Is there an Alternative for Denmark?

The outcome of Denmark’s general election on June 18 could depend heavily on the success of a radical new party called The Alternative.

By Lasse Thomasson. Published June 5, 2015 at openDemocracy.net

Uffe Elbaek. Photo by Magnus Fröderberg/norden.org [CC BY 2.5 dk], via Wikimedia Commons

Uffe Elbæk. Photo by Magnus Fröderberg/norden.org [CC BY 2.5 dk], via Wikimedia Commons

Denmark is going to the polls on Thursday, June 18, and much may depend on the success of a new party called The Alternative (Alternativet).

The opinion polls suggest that the right wing will win, and that former Prime Minister, Lars Løkke Rasmussen, will return to his old job. However, the lead is narrowing, and the election is set to be very close. The current Prime Minister, Helle Thorning-Schmidt, has turned out to be the Social Democrats’ best asset, and she might just squeeze out a narrow majority as she did in 2011. She is leading a minority coalition of the Social Democrats and the centre-left liberal party Det Radikale Venstre.

Much will depend on the new party The Alternative crossing the 2% threshold. When The Alternative achieved the necessary signatures to run for parliament in February this year, the left and centre-left were not happy. At that point, it looked as if The Alternative would steal voters from the centre-left without making it into parliament. Since then things have changed, in particular since the beginning of the election campaign. The party has got more media attention, and they have risen in the polls and seem to be safely above the 2% threshold.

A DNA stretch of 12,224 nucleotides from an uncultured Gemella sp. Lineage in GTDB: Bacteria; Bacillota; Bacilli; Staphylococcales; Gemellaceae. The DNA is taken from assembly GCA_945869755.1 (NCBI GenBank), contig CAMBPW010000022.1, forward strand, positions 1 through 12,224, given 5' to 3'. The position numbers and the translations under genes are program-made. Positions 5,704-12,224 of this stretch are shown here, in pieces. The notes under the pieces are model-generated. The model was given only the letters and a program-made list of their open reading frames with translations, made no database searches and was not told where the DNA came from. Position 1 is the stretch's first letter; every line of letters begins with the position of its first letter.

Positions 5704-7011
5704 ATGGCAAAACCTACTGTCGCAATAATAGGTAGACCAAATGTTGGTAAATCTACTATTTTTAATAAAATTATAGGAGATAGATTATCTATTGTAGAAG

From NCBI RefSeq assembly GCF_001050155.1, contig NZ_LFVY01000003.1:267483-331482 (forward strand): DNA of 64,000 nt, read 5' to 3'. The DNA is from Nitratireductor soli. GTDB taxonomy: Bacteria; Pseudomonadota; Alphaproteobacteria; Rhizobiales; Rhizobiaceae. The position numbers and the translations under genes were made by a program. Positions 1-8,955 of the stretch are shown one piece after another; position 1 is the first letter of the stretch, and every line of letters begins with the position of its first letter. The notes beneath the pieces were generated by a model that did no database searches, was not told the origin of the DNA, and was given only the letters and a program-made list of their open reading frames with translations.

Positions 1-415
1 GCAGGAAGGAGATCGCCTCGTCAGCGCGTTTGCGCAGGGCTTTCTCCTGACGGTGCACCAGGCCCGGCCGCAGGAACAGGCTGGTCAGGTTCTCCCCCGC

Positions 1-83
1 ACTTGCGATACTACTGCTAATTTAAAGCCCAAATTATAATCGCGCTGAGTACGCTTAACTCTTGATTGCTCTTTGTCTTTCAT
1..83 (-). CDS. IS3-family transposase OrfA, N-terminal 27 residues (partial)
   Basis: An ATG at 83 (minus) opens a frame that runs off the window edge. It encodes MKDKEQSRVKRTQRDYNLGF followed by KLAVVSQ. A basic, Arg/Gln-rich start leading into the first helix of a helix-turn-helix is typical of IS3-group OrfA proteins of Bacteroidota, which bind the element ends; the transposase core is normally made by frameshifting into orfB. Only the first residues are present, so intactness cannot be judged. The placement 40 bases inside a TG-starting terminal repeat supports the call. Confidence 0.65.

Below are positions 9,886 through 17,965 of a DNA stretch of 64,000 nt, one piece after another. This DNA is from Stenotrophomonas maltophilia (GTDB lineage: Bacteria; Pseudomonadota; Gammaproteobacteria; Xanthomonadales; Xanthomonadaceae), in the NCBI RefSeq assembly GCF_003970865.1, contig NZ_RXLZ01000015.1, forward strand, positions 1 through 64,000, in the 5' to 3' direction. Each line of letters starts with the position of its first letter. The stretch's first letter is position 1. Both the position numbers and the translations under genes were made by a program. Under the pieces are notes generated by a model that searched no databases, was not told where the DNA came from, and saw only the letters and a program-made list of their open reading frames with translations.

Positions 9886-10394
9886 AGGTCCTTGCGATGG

The Alternative is the equivalent of the Green Party in the UK: it wants to do politics differently, it does not want to identify as left or right (but we all know it’s left), it’s more radical than most socialists, and sustainable development is at the heart of its programme.

The party’s founder and leader is Uffe Elbæk. He has a varicoloured background. A social worker and journalist by education, he started the alternative business and design school The KaosPilots and was the director until 2006. After being elected to parliament in 2011 for Det Radikale Venstre, he became minister of culture. (Det Radikale Venstre literally means The Radical Left, but they are more like the Danish equivalent of the Liberal Democrats in the UK.) Elbæk resigned in 2012 amid allegations of problems with the accounts, although he was later cleared. The year after, he left Det Radikale Venstre and established The Alternative.

The Alternative is alternative. It is first of all alternative in its approach to doing politics. They are horizontalists, and they are inspired by new political movements such as the alter-globalisation movements, Occupy, the indignados and local community projects. As with those movements, the party relies heavily on new technologies and social media platforms. In this way they have got in touch with constituencies for whom this is a natural part of their everyday lives, and for whom ‘parties’ and ‘programmes’ are turn-offs. (Elbæk wrote a report on this together with the Director of Compass, Neal Lawson, appropriately titled ‘The Bridge: How the Politics of the Future Will Link the Vertical to the Horizontal’). Basically they want to do politics in a different way, and technological and social changes have made that possible in a way it wasn’t before.

The other way in which The Alternative are doing politics in a new way is through the emphasis on participation. The party programme was created through political ‘laboratories’, and they are relying heavily on crowd-sourcing of ideas. Again new technologies and social media provide the infrastructure.